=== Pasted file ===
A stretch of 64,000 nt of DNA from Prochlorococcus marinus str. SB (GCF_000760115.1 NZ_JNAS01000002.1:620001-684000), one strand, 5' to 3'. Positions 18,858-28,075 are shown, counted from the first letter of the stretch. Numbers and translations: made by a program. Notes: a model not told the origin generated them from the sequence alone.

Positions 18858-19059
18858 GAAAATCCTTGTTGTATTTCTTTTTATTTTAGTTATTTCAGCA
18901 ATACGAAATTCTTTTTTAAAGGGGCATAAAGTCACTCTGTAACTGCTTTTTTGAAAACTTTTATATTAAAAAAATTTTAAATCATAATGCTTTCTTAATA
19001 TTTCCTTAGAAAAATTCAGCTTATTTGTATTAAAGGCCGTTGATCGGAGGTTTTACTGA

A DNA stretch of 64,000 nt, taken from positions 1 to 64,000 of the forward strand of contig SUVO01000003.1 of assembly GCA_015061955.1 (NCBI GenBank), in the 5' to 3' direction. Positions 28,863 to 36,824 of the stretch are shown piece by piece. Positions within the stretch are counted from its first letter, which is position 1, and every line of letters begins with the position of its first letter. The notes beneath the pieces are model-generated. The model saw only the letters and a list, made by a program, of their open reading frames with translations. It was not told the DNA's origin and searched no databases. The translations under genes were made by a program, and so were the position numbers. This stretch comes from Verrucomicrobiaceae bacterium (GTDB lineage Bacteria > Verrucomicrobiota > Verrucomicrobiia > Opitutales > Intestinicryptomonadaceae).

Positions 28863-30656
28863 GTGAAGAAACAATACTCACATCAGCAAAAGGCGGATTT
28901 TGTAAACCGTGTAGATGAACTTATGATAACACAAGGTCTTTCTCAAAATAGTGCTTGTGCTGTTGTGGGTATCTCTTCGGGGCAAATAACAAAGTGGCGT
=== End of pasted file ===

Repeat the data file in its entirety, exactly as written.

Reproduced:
A stretch of 64,000 nt of DNA from Prochlorococcus marinus str. SB (GCF_000760115.1 NZ_JNAS01000002.1:620001-684000), one strand, 5' to 3'. Positions 18,858-28,075 are shown, counted from the first letter of the stretch. Numbers and translations: made by a program. Notes: a model not told the origin generated them from the sequence alone.

Positions 18858-19059
18858 GAAAATCCTTGTTGTATTTCTTTTTATTTTAGTTATTTCAGCA
18901 ATACGAAATTCTTTTTTAAAGGGGCATAAAGTCACTCTGTAACTGCTTTTTTGAAAACTTTTATATTAAAAAAATTTTAAATCATAATGCTTTCTTAATA
19001 TTTCCTTAGAAAAATTCAGCTTATTTGTATTAAAGGCCGTTGATCGGAGGTTTTACTGA

A DNA stretch of 64,000 nt, taken from positions 1 to 64,000 of the forward strand of contig SUVO01000003.1 of assembly GCA_015061955.1 (NCBI GenBank), in the 5' to 3' direction. Positions 28,863 to 36,824 of the stretch are shown piece by piece. Positions within the stretch are counted from its first letter, which is position 1, and every line of letters begins with the position of its first letter. The notes beneath the pieces are model-generated. The model saw only the letters and a list, made by a program, of their open reading frames with translations. It was not told the DNA's origin and searched no databases. The translations under genes were made by a program, and so were the position numbers. This stretch comes from Verrucomicrobiaceae bacterium (GTDB lineage Bacteria > Verrucomicrobiota > Verrucomicrobiia > Opitutales > Intestinicryptomonadaceae).

Positions 28863-30656
28863 GTGAAGAAACAATACTCACATCAGCAAAAGGCGGATTT
28901 TGTAAACCGTGTAGATGAACTTATGATAACACAAGGTCTTTCTCAAAATAGTGCTTGTGCTGTTGTGGGTATCTCTTCGGGGCAAATAACAAAGTGGCGT